Ravens head coach John Harbaugh reiterated Monday that the team doesn’t believe that Pro Bowl running bay Ray Rice suffered a significant hip injury and he didn’t rule him out of Sunday’s game against the Houston Texans at M&T Bank Stadium.

Rice exited the Ravens’ 14-6 victory over the Cleveland Browns early in the fourth quarter with what Harbaugh called a strained hip flexor. Harbaugh said that Rice, who went down untouched on a running play and immediately grabbed his left hip, hasn’t taken a magnetic resonance imaging test and there’s no current plans for him to get one.

“That’s the indication, that it’s not anything that’s really serious,” Harbaugh said. “They would be looking at it [further] if they thought it was. We’ll just be day-to-day with him.”

Rice needed help to get down the stairs leading to the Ravens’ locker room during Sunday’s game. He later came back out to the sideline without the help of crutches though he was walking with a pronounced limp.

Harbaugh said that he’s leaning toward holding Rice out of practice during the week, but that would not preclude him from playing Sunday against the 2-0 Texans. Traditionally under Harbaugh, Ravens who don’t practice all week don’t play in that week’s game but the sixth-year head coach said that won’t necessarily be the case with Rice.

“He’s not going to need to practice to play in the game,” Harbaugh said. “If he feels great, we’ll put him out there and if he doesn’t, we’ll probably rest him and get him ready to go Sunday if possible.”

The 26-year-old running back, who has rushed for 72 yards on 25 carries and caught 11 passes for 44 yards over the Ravens’ first two contests, hasn’t missed a game since his rookie season in 2008. If he can’t play, second-year running back Bernard Pierce would make his first career start and he’d likely be backed up by Shaun Draughn, the former Kansas City Chief who the Ravens picked up last week.

Texans coach Gary Kubiak told reporters at his news conference Monday that Rice’s status won’t change his team’s preparation for the Ravens.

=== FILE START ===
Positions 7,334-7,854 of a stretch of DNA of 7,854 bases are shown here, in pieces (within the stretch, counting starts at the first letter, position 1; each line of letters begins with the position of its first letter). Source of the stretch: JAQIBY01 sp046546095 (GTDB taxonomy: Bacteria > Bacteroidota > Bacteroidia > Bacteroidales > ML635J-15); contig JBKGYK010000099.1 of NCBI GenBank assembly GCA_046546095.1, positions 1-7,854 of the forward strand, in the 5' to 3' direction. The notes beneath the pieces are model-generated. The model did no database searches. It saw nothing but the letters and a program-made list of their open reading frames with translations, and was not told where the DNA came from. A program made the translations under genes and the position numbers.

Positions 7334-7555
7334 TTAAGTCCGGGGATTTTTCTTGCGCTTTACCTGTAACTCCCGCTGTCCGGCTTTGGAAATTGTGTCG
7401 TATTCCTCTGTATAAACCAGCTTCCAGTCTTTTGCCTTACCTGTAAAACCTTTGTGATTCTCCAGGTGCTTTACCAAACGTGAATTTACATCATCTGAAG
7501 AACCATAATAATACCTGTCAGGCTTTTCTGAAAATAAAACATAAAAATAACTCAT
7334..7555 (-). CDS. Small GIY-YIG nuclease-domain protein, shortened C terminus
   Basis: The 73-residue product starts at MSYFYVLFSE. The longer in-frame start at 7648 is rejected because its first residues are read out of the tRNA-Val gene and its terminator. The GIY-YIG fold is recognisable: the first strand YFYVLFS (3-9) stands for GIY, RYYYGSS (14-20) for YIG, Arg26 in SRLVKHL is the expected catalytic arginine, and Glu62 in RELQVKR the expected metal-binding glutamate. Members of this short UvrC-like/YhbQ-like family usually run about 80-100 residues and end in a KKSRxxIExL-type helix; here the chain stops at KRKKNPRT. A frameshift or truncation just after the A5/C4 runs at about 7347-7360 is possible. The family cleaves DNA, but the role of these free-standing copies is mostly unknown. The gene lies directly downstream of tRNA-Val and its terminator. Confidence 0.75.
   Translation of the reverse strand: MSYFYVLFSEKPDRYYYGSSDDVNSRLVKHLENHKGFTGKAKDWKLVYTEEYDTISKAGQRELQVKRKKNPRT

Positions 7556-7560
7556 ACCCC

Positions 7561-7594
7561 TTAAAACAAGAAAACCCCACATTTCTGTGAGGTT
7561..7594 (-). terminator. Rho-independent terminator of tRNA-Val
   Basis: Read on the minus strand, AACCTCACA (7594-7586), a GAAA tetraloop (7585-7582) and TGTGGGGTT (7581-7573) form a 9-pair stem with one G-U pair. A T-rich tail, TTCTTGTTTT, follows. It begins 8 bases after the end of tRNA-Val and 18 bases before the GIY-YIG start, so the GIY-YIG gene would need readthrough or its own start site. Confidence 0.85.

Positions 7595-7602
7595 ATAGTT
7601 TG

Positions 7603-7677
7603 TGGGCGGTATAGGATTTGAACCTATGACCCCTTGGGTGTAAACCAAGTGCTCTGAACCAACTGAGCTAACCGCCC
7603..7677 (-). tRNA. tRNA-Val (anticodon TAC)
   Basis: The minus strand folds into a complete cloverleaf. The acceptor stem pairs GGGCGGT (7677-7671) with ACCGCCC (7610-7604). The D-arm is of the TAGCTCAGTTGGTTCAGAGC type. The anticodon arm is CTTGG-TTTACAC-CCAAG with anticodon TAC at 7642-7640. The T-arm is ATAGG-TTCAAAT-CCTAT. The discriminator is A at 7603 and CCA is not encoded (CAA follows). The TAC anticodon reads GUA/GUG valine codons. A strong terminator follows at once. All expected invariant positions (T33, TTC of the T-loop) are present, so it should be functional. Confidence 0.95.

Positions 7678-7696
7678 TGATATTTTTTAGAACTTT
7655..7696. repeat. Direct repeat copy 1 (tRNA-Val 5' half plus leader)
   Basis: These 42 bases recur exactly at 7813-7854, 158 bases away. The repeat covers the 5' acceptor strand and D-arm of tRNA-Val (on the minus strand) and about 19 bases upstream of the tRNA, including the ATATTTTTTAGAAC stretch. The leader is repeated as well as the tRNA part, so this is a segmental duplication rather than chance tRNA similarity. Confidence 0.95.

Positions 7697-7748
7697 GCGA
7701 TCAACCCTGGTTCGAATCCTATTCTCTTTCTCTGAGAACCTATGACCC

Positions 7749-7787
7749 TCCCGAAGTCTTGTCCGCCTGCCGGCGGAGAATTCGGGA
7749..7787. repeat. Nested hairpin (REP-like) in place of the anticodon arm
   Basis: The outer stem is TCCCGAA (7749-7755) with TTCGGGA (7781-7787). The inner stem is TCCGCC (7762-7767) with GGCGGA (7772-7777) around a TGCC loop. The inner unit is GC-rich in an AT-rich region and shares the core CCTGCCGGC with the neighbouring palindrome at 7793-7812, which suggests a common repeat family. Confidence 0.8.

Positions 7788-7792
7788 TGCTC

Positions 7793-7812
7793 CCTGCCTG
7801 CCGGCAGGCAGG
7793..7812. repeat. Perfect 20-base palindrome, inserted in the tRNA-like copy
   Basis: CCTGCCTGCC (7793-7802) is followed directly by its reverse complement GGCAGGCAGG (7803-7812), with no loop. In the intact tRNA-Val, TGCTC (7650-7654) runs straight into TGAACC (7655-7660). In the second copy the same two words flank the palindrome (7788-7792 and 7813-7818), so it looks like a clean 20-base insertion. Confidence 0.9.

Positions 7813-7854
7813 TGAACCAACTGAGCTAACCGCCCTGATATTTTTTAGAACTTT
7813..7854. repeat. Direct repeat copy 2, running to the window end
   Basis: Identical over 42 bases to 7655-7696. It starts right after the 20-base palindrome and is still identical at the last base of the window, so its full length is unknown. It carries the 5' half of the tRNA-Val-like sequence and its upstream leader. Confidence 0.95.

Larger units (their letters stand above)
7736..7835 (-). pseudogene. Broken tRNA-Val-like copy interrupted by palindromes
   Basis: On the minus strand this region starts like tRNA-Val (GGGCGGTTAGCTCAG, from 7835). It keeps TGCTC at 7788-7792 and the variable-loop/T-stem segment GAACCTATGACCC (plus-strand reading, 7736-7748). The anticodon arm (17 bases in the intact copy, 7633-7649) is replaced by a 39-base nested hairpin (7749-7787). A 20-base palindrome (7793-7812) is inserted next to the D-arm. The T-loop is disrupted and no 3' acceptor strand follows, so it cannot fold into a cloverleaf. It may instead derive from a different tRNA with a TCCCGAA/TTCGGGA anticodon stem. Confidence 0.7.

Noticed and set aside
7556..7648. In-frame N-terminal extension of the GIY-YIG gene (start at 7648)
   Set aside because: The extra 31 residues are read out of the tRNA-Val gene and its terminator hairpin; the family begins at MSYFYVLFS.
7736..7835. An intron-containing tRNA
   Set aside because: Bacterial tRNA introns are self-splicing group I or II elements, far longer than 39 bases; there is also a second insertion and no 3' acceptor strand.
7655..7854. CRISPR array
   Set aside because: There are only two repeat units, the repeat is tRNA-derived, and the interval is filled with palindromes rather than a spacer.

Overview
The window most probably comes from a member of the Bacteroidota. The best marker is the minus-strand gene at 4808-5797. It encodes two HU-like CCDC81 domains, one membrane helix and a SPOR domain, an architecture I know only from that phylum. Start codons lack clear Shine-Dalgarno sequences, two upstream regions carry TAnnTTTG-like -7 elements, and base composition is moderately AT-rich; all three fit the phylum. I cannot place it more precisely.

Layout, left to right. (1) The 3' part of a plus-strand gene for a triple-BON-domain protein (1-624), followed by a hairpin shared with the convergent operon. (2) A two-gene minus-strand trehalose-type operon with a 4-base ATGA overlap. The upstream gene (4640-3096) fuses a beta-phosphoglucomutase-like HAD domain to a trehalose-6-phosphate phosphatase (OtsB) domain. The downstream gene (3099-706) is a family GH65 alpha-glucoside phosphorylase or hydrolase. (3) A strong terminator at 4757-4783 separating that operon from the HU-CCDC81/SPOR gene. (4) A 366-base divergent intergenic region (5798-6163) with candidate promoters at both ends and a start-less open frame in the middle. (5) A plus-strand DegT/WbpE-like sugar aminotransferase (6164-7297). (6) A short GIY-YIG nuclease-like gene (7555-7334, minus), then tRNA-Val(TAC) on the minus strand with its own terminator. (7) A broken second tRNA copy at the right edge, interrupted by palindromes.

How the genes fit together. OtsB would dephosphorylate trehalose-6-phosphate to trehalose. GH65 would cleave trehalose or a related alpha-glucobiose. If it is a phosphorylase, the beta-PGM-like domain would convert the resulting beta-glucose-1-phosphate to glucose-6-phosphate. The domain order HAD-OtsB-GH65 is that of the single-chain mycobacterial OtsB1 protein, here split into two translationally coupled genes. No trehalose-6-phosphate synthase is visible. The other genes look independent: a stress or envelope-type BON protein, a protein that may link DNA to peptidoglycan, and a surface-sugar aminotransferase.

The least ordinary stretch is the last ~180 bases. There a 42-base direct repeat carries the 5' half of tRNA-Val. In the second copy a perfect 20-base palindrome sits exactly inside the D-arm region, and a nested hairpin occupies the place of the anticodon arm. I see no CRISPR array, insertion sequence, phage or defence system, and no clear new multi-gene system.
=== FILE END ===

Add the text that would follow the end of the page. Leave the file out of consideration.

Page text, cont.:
"He’s a great player, obviously. But I tell you what, the one behind him is a tremendous player, too," Kubiak said of Pierce. "I mean, he’s played extremely well. So I don’t think it’s going to change anything they do.  Our focus has got to be on ourselves. To go on the road, play the world champs, the type of game we’re going to have to play, we’re going to have to correct our own stuff and stay concerned with what we’re doing.”

Pierce helped close out the victory over the Browns on Sunday, rushing 19 times for 57 yards and a third-quarter touchdown, which gave the Ravens a 7-6 lead. Leading 14-6 in the fourth quarter, Pierce carried the ball on nine of 11 plays before the Ravens got into victory formation and quarterback Joe Flacco took a knee.

“It was a long fourth quarter, but somebody had to do it. Somebody had to grind out those runs,” said Pierce, who had 108 carries for 532 yards and a touchdown during his rookie year and developed into a legitimate threat in the postseason.

Asked if he’s ready to step into the featured role if Rice has to miss significant time, Pierce said, “I’m going to have to be. … I just have to keep playing to the best of my abilities and just play ball. Sooner or later, he’s going to be back. I have no doubt in my mind he’s going to be back.”

Rice’s injury came just as the Ravens were showing an increased commitment to their running game. Trailing the Browns 6-0 at halftime Sunday and held to 122 yards of total offense over the first 30 minutes, the Ravens came out in the second half determined to run the football. They ran the ball 26 times in the second half, compared to nine in the first half.

On their opening drive of the second half, they ran the ball on nine of 12 plays, culminating in Pierce’s 5-yard touchdown run. Rice started the drive with a 14-yard run, but of the other eight running plays, six went for three yards or fewer.

Still, offensive coordinator Jim Caldwell stuck with the run even after Rice fumbled and even with the Ravens averaging just 2.8 yards per carry. It paid off as Pierce broke off a couple of first-down runs to allow the Ravens to hold the ball for just under 111/2 minutes of the final quarter. Pierce had 13 carries for 35 yards in the fourth quarter alone.

“We’d sure like runs to go for more than 1 or 2 yards but we understand that sometimes that happens against a good defense,” Harbaugh said. “The run game got better as the game went on. It was at its best at the end when it was most important. The fact that we were able to close the game out with our run game was really big. We just have to continue to improve in every area. We are a work-in progress — run game, pass protection, making plays down field, quarterback play, defense, special teams, the whole thing.”

Through two weeks, the Ravens are 22nd in the NFL in rushing (78.5 yards per game) and 28th in yards per carry (2.8). While Flacco leads all quarterbacks with 95 passing attempts, the Ravens remain 10th in the league with 57 rushing attempts.

The absence of Rice, a valuable safety valve for Flacco, would hurt the Ravens in both the running and passing game. However, Harbaugh made clear that the team has a lot of faith in Pierce’s ability.

“We’ve had confidence in Bernard since really the day he got here and started practicing because he showed what he’s all about. He continues to get better,” Harbaugh said. “One thing you may not have noticed is the pass protection. He stepped up on a couple of inside pressures [Sunday] and he really did a great job of standing those linebackers up. He’s becoming a complete back. We’re just very fortunate to have him on our team.”

jeff.zrebiec@baltsun.com

twitter.com/jeffzrebiecsun